St Oliver Plunkett’s/Er Vs Castleknock : Preview
When Brazilian World Cup winning manager Luiz Filipe Scolari took over Chelsea in 2010, at one particular Man United press conference, Alex Ferguson received a barrage of questions with the insinuation that, now that the great Scolari had arrived at Chelsea, the league was a foregone conclusion.
With a rye smile Ferguson pointed out something along the lines that he had already won ten league titles with United (in sixteen years) and had just won his second Champions’ League. Feigning bemusement, he questioned, “am I missing something”?
You couldn’t help but wonder if Castleknock’s Lar Norton was put in a room right now to answer questions which seem to represent the a largely prevailing sentiment, represented by the bookie’s odds, that Plunkett’s are large favourites to win on Saturday, that he might make a similar response.
Plunkett’s/Er and Castleknock met in the first round last year and having coughed up an early goal and couple of points, Knock went on to win by a goal. After what many assumed to have been a bad night at the races for Plunkett’s, Castleknock went onto the final and were within a goal-line clearance of drawing level, a man up, with less than fifteen minutes left.
They have the most technically correctly structured zonal defence in Dublin, and the players with the brains to correctly apply it.
As was the case with Chelsea in 2008 with Scolari, there is a widely prevailing sentiment that now that Paul Curran is in charge of Plunkett’s, and that they’ve beaten Ballyboden, that they’re invincible, at least against this supposedly weaker side.
Make no mistake about it, Curran has proven himself as one of the top managers in the county, and potentially in the country. You could be forgiven for thinking, however, that he had just taken over from Mickey Mouse!
It’s worth noting that he has replaced Pat McDonagh and Paul Clarke who inherited a side who had been beaten by the unseeded Balinteer St. John’s in the first round the previous year. In their first season they defied the odds twice to reach a final through the toughest of toughest of draws, beating Croke’s, Curran’s hotly favoured Ballymun and Jude’s. They lost by a single point to two All-Ireland champions in two years before Castleknock knocked them out last year.
Am I missing something?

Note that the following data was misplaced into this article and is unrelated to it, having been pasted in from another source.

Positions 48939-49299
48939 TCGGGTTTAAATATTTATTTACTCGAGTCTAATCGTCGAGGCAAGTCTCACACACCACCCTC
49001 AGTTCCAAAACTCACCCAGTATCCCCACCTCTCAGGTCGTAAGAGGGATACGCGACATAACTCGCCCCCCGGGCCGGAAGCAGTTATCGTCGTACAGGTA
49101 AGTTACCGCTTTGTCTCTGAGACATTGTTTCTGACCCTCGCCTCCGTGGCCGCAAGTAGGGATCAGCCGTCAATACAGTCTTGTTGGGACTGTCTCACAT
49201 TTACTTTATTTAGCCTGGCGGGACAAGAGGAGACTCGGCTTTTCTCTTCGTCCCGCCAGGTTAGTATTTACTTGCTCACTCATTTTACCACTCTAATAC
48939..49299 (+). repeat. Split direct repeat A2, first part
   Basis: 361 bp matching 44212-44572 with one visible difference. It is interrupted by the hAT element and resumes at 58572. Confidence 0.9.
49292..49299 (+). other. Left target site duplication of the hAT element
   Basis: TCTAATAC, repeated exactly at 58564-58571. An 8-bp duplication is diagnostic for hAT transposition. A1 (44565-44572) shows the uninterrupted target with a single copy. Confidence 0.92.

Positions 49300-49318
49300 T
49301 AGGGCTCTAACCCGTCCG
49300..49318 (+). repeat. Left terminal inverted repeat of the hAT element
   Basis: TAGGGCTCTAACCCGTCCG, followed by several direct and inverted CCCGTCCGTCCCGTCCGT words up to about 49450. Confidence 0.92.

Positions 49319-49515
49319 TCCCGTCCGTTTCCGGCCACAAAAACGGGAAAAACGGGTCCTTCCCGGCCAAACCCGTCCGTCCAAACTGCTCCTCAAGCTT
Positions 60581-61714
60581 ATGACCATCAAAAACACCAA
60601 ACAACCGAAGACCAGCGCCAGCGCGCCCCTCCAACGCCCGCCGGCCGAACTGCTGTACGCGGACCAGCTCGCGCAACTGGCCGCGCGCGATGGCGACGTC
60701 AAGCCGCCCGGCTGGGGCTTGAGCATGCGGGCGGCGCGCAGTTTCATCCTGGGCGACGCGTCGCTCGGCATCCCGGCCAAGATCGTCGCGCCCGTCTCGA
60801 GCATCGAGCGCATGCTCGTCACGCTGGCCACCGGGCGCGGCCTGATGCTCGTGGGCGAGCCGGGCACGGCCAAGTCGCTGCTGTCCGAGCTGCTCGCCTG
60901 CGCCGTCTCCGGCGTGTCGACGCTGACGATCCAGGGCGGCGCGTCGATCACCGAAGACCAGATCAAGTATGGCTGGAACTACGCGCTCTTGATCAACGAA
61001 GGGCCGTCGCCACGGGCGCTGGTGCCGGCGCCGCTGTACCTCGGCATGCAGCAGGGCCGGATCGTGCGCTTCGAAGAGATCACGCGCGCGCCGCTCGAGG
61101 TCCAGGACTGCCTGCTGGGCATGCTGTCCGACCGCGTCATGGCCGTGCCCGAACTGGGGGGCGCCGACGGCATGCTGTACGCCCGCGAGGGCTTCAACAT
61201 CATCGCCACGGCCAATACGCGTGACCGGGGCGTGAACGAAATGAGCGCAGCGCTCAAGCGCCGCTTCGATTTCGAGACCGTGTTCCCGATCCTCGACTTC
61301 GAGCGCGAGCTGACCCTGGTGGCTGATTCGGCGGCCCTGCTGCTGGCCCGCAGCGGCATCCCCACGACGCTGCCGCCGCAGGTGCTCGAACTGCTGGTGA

Yes, Knock didn’t exactly blow Templeogue/Synge Street out of the water in the first round, but TSS set up and defend very well. They’re typically not the type of side you blow out of the water easily. They’re more a side that you grind down, and they did, never really looking like they’d be beaten.
There’s no doubting it, Plunkett’s win against Boden answers a lot of questions, and certainly catapults them back to being one of the favourites. There were, however, three tactical gains they made against Boden, that I simply can’t see them gaining against Knock.
A) From the time Tom Haniffan went off, the cover in front of Plunkett’s full forward line simply wasn’t anything like as efficient as Castleknock’s was, systematically, last year.
B) The manner in which Boden came to have a sweeper/libero set up represented a textbook example from a section of my upcoming book “Understanding Gaelic Football” titled “Textbook Libero flaw”. With his man “minding the house” Gareth Smyth was allowed to roam unmarked between the two 45’s, got on a plethora of ball and was the fulcrum for Plunkett’s. I simply can’t see Knock allowing Smyth or anybody else having a free roll in that part of the field.
If you want somebody in your full back line to mind the house when a full/corner forward roams, the only balanced tactical thing to to is to sacrifice a forward to pick up the roamer, leaving the opposition’s spare man in their own defence, not running free in the centre.
C) Something which alludes to the key element in this game ; after initial success on the short kick-out, which saw them take a four one lead in the opening ten minutes, Boden lumped kick-out after kick-out on top of Ross McConnell’s head, playing into the hands of one of the best fielders in Dublin with, Paul Galvin, possibly the best break winner in the country, underneath him. There’s simply no way Knock will do this.
Key to their slaying of Jude’s last year was that that they sat off them on kick-outs, giving them a choice to go short and have to break down a fourteen man zonal defence, or go long and be swamped under the break. Jude’s who had scored eight points directly off long kick-outs against Croke’s in the previous round, didn’t score one against Knock. It’s difficult to imagine they’ll do anything differently on Saturday.